Increasing workloads and a higher retirement age have also increased the interest of companies in their employees’ health and well-being. The ideas are pretty inventive: for example, yoga at the office.
Once a week, always at half-past five in the afternoon, the conference room is transformed: chairs are stacked, tables folded away and pushed to the side – and yoga mats are unrolled. Work colleagues appear dressed not in a suit as usual, but in shorts and tracksuits, in order to assemble here for "business yoga". After an hour they all seem transformed. "After yoga I feel energetic, relaxed, de-stressed and refreshed. When I return to work, I can focus better and I am more motivated and creative," enthuses Christopher Colosimo from the London architect’s office HOK.
"And that is exactly what yoga is supposed to achieve," explains Susanne Lurger, co-founder of BeYoCo – ‘The Business Yoga Company’ in London. Okay, but what’s really happening in the conference room with those cosy trousers? "In Sanskrit, yoga means unifying body, spirit and breath," says Lurger. "During every BeYoCo session, the participants adopt various physical postures, as well as spiritual, mental poses, and I guide them: there are asanas, those are the poses, and pranayama, the breathing exercises, then there are relaxation techniques and, finally, visualisation techniques. In this way we allow stress and physical tension to be relieved. And that is why our clients feel so well-balanced and full of energy after their yoga session. Yoga helps people to exploit the full extent of their abilities."
Susanne Lurger knows precisely how important and also difficult it can be to achieve this in today’s business world: born in Austria, she worked for several years as an office planning consultant for multinational organisations and companies in London following employment in the office sector in Vienna. With her effervescent nature, she developed an extensive understanding of the needs of the species "office worker", specifically of the "knowledge workers" who must fulfil particular demands.
"I learned what it means to work while continually switching between individual work and collaboration, concentration and creativity," explains Susanne Lurger, "and how rooms can influence a person or team, their feelings or behaviour – and ultimately stimulate or hinder their performance."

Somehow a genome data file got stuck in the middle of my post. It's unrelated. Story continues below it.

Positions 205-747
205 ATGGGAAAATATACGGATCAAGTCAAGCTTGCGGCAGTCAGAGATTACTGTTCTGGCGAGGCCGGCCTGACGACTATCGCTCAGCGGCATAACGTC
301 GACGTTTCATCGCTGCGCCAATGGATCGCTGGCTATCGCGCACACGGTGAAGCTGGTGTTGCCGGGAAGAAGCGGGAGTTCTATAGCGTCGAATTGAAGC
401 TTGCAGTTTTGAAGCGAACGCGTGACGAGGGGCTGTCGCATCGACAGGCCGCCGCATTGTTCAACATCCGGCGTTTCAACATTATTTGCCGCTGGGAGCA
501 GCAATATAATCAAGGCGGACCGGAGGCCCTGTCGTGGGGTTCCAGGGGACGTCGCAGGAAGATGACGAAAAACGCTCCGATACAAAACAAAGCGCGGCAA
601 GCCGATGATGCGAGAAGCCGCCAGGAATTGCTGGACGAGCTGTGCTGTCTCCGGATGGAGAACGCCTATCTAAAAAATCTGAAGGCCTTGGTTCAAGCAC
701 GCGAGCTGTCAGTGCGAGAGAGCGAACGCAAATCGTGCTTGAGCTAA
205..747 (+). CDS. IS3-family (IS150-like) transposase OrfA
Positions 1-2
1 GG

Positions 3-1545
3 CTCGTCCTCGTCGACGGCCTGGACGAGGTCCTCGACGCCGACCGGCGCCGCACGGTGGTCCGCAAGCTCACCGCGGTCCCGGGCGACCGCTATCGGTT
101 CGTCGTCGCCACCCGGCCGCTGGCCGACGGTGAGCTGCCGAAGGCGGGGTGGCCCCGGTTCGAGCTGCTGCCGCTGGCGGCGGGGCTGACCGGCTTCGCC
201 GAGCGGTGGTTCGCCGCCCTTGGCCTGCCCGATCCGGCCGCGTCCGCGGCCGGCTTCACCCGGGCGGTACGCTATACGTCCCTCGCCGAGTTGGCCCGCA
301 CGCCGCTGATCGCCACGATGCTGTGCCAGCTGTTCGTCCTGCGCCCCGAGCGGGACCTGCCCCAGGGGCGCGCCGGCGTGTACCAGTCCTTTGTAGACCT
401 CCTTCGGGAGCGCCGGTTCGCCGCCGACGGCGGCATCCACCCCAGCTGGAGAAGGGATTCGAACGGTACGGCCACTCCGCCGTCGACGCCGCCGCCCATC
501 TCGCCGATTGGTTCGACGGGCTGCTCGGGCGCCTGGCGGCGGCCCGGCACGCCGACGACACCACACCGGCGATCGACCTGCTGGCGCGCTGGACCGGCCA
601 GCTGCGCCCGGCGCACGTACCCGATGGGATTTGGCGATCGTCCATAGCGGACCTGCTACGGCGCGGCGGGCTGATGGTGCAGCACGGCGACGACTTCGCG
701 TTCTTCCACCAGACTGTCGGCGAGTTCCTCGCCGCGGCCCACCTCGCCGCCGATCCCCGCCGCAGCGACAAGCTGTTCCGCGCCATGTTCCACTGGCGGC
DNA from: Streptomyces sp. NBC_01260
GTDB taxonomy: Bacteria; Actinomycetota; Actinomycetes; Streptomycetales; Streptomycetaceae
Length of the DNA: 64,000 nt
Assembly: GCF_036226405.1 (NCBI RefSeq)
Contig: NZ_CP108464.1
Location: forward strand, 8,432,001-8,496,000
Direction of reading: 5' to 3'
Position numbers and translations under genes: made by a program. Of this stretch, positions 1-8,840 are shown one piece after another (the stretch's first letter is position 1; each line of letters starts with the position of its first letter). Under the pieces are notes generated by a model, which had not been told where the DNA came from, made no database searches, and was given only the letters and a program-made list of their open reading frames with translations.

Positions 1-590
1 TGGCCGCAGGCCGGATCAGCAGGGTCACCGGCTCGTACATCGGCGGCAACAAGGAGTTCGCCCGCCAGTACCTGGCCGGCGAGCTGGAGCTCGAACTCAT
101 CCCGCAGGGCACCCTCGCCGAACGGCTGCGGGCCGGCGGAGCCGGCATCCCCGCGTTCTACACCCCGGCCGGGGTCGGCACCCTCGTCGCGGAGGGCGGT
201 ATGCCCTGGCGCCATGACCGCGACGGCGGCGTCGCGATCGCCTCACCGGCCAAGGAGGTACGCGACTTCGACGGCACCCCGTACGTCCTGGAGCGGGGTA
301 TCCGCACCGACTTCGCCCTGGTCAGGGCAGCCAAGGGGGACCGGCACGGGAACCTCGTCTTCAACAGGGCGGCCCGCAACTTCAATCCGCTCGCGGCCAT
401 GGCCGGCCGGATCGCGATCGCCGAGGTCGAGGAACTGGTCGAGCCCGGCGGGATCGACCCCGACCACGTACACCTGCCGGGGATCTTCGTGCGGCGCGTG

Her experiences with yoga began when Susanne Lurger herself was searching for a way to counterbalance her strenuous everyday work with growing demands. In 2009 she established BeYoCo – The Business Yoga Company, together with Karin Schrijvers. This step was preceded by intensive training to become a yoga teacher, and as an enthusiastic student Lurger also travelled to India.
Passion is good and plausible, but how does she explain the success of BeYoCo to a company? Susanne Lurger: "We focus on tailor-made offerings that help people to be focused, flexible and also strong – mentally, physically and emotionally. At a corporate level, this means enhanced efficiency, reduced sick days, lower fluctuation and an increase in resilience."
The special thing about BeYoCo is the place where the sessions are held: the employees’ own office. Susanne Lurger describes her business idea: "With BeYoCo I can offer yoga and meditation as a practical tool for professionals directly at their place of work, which means that people are saved the journey time and remain in their normal environment." Yoga is practised in meeting rooms, conference rooms, auditoriums, central areas in open-space offices, break-out areas and larger individual offices. Some companies even have their own yoga room. Such as Google in London. And the hip company also lists yoga – alongside "fun and inspiring workspace" – as one of its "Top 10 Reasons to Work at Google". After all, appreciation and recognition are the best motivation… An employee explains: "The yoga with BeYoCo is the perfect way to reduce stress and increase flexibility and strength for better performance at work...and on the football field. It is the thing I look forward to all week." Matt Brocklehurst, Product Marketing at Google in London is convinced about the benefits: "The most amazing testament is that, after a (foolish) break from yoga, my first session with BeYoCo yoga cured my postural vertigo (described as the sensation of standing still within a spinning room) that had been bugging me for months. Incredible. Downward-facing dog (a posture we practise during the session) I applaud you forever more."